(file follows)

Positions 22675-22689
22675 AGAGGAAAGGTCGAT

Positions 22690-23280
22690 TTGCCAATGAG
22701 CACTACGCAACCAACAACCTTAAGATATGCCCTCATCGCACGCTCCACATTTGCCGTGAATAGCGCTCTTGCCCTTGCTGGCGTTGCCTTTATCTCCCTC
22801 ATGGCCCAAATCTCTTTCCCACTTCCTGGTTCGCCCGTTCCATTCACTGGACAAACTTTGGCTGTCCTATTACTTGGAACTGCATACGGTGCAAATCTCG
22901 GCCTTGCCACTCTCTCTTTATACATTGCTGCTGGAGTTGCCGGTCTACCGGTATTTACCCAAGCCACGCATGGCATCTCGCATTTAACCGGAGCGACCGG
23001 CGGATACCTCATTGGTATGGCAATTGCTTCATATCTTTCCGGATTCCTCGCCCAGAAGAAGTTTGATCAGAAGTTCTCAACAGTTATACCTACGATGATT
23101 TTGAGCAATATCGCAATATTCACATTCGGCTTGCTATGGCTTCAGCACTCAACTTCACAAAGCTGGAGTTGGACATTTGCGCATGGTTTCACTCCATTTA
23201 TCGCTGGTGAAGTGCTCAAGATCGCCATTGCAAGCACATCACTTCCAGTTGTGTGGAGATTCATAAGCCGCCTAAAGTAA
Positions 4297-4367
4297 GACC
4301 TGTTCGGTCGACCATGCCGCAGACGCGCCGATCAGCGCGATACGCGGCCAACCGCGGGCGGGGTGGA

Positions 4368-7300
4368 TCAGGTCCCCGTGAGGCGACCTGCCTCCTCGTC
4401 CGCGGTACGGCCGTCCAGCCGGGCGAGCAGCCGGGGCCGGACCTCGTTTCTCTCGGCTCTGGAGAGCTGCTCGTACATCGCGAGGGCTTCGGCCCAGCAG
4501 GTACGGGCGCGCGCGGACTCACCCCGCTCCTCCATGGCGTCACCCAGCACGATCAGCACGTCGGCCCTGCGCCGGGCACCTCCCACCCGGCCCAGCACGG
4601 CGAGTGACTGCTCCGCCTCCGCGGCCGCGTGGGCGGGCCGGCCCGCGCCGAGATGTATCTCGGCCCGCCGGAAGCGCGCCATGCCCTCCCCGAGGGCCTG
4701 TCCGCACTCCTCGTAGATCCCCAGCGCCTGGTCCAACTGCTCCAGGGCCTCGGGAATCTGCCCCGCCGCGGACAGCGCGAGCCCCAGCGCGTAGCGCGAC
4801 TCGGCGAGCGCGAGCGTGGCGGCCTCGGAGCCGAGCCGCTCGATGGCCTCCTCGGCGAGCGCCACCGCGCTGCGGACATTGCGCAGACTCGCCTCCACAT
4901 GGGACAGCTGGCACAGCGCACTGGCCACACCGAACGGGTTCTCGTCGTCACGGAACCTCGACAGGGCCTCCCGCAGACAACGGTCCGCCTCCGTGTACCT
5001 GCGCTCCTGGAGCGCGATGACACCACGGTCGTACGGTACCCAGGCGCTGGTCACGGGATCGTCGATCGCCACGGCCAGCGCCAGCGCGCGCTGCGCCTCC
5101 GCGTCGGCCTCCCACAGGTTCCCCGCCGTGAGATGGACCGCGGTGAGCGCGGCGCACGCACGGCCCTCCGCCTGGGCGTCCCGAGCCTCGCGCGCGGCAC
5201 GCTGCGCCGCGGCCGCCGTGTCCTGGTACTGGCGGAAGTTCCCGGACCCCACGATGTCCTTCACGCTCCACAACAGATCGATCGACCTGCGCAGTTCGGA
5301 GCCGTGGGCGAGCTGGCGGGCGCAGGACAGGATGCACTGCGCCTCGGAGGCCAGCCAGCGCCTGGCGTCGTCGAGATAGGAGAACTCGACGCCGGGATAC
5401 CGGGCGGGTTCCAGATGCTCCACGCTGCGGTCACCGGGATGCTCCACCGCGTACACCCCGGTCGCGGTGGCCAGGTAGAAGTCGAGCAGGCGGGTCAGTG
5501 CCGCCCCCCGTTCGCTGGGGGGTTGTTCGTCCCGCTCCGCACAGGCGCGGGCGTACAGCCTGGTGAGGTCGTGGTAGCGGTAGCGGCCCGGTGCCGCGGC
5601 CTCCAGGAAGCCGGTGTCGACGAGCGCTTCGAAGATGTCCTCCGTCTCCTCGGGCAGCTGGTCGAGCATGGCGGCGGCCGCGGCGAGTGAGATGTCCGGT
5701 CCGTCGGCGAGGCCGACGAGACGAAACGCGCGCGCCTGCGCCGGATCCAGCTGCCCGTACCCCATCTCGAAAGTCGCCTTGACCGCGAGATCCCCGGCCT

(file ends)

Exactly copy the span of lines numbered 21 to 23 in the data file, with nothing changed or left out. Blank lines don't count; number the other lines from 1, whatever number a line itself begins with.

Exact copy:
4901 GGGACAGCTGGCACAGCGCACTGGCCACACCGAACGGGTTCTCGTCGTCACGGAACCTCGACAGGGCCTCCCGCAGACAACGGTCCGCCTCCGTGTACCT
5001 GCGCTCCTGGAGCGCGATGACACCACGGTCGTACGGTACCCAGGCGCTGGTCACGGGATCGTCGATCGCCACGGCCAGCGCCAGCGCGCGCTGCGCCTCC
5101 GCGTCGGCCTCCCACAGGTTCCCCGCCGTGAGATGGACCGCGGTGAGCGCGGCGCACGCACGGCCCTCCGCCTGGGCGTCCCGAGCCTCGCGCGCGGCAC